Italy Crowns Pruning Champ

Olive tree pruning is an ancient craft, and skilled pruners can have a major effect on a farm's quality and yield. In Italy, the importance of proper pruning is highlighted at an annual competition.

Riccardo Macari, Italy's olive tree pruning champion
May. 9, 2016
By Ylenia Granitto
Riccardo Macari, Italy's olive tree pruning champion

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The 14th national cham­pi­onship of olive tree prun­ing was held at an exper­i­men­tal farm in Montopoli di Sabina (Latium). Sixty par­tic­i­pants, selected through regional com­pe­ti­tions com­peted, with saws and pole pruners, trimmed three plants, each within 30 min­utes.

The com­pe­ti­tion was orga­nized by ASSAM in col­lab­o­ra­tion with Nova Agricultura, Latium Region and the Regional Agency for Development and Innovation of Agriculture in Latium Arsial.

The jury, chaired by Franco Famiani and com­posed by Barbara Alfei, Salvatore De Angelis, Luciano Pollastri and Antonio Montinaro, eval­u­ated the per­for­mances based on five para­me­ters: the num­ber and shape of the peaks, bal­ance and dis­po­si­tion of pri­mary branches, num­ber and dis­po­si­tion of sec­ondary branches, veg­e­ta­tive-pro­duc­tive bal­ance and con­for­mity to the ideal shape.

Riccardo Macari, Italy’s olive tree pruning champion

The pres­i­dent of the sci­en­tific com­mit­tee, Giorgio Pannelli, led spec­ta­tors to a bet­ter knowl­edge of the struc­ture of the poly­conic vase and the man­age­ment of the olive grove, through demon­stra­tions in the field.

Riccardo Macari, 30 years old, was the win­ner. An olive oil taster, agri­cul­tur­ist, pro­fes­sional olive tree pruner, farmer and food and wine guide, Macari started to prune when he was only 13 years old.

Judges of Italy’s national pruning championship

This award is a great sat­is­fac­tion,” he said, adding that he was seek­ing pro­fes­sional expe­ri­ence abroad to enrich my knowl­edge at inter­na­tional level.”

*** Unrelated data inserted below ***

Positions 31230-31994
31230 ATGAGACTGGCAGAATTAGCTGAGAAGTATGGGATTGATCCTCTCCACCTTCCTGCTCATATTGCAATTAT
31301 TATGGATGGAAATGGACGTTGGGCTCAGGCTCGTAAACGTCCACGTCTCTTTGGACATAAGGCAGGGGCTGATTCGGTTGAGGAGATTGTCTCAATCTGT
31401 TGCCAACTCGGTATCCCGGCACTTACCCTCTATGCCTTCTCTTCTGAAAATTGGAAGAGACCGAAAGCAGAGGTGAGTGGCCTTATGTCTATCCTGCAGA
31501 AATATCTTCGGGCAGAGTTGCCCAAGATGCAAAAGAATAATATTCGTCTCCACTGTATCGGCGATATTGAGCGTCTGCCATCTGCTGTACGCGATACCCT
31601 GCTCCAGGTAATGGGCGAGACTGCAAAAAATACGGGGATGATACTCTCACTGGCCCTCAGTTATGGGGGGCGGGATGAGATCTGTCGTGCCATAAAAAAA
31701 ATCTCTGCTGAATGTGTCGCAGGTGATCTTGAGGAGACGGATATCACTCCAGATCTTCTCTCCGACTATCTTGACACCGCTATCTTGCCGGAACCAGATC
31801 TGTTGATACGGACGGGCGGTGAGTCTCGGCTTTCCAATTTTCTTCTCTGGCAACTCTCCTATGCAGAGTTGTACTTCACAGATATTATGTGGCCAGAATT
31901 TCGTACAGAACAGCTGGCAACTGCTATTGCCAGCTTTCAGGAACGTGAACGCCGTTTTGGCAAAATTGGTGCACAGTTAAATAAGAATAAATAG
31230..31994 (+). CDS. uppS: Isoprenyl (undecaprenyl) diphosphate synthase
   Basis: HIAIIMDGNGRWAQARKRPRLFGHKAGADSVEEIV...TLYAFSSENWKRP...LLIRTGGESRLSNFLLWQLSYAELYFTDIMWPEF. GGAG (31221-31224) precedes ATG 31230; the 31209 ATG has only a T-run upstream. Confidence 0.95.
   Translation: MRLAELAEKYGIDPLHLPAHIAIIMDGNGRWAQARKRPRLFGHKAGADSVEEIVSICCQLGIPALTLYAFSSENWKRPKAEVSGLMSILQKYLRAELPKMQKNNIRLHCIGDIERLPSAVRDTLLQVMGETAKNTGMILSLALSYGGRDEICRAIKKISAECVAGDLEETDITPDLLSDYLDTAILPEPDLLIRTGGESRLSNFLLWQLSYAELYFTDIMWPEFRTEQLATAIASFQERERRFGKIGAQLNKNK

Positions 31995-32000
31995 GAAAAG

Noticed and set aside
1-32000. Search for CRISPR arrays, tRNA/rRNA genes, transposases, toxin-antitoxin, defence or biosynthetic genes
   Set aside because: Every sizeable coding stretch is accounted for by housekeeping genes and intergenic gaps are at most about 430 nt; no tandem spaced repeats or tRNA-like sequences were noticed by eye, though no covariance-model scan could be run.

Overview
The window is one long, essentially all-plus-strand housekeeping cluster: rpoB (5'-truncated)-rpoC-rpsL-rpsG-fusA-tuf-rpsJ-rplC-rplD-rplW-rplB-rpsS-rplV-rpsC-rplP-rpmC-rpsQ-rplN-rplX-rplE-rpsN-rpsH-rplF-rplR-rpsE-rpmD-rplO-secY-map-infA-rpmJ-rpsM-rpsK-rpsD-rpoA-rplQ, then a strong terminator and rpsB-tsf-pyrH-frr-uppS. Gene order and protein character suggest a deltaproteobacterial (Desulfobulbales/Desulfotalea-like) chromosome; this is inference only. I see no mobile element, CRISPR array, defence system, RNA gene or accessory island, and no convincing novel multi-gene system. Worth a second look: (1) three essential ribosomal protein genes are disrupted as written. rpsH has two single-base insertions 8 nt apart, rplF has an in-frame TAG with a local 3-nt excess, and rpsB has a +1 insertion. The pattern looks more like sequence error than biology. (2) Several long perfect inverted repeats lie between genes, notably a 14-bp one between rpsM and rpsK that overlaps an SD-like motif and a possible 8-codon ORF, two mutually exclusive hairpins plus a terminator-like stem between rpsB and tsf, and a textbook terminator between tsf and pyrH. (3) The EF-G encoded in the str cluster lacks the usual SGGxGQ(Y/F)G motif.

Another young pruner, Gioele Gaspari, 19, won in the com­pe­ti­tion cat­e­gory ded­i­cated to schools fin­ished sixth over­all. Gaspari attends the Technical Agricultural Institute in Pesaro (Marche) and started to prune only last year. I am so glad of this award and now I want to start a real pro­fes­sion in olive grow­ing and prun­ing,” said the young cham­pion.

Gioele Gaspari

The out­stand­ing bio­di­ver­sity that embell­ishes land­scapes of the Italian penin­sula has its own yearly show­case in the National Exhibition of Monovarietal Extra Virgin Olive Oils. Organized by the Marche Agri-Food Sector Service Agency ASSAM and the Marche Region the event has become a ref­er­ence point on the chem­i­cal and sen­sory char­ac­ter­is­tics of extra vir­gin olive oils obtained from native vari­eties.

The pres­i­dent of the sci­en­tific com­mit­tee of the event and panel leader, Barbara Alfei, noted, 540 offi­cially rec­og­nized vari­eties rep­re­sent a real trea­sure for Italy and our goal is to exalt and draw atten­tion on the pecu­liar­i­ties of every cul­ti­var. Our objec­tive is going beyond the qual­ity that pro­vides the min­i­mum require­ments of extra virginity…and show the iden­tity of the prod­uct, which is real­ized by the insep­a­ra­ble cou­pling of vari­ety and ter­ri­tory.”

On April 23 and 24 in Ascoli Piceno (Marche), 48 com­pa­nies from all Italian regions pre­sented EVOOs selected by the regional panel ASSAM. The exhi­bi­tion included debates and updates for tech­ni­cians, pro­duc­ers, expert tasters and con­sumers, along with the 9th edi­tion of a Guess the vari­ety’ com­pe­ti­tion, seen as an incen­tive to rec­og­nize the dif­fer­ent sen­sory pecu­liar­i­ties.

Each vari­ety gives a spe­cific extra vir­gin olive oil with regard to ana­lyt­i­cal para­me­ters, which means its com­po­si­tion in fatty acids and polyphe­nols but above all sen­sory attrib­utes, that pro­vide the con­sumer a per­cep­tion of this mul­ti­fac­eted bio­di­ver­sity,” Alfei explained.

The sam­ples received each year have been used to cre­ate a data­base that cur­rently con­sists of over 2,600 extra vir­gin olive oils, to char­ac­ter­ize mono­va­ri­etals and ana­lyze the effects of geno­type, ter­ri­tory and sea­sonal pat­tern on their ana­lyt­i­cal and sen­sory com­po­si­tion. This year, 308 sam­ples were sub­mit­ted from 18 regions, of which 241 from 94 vari­eties will be included in the data­base.


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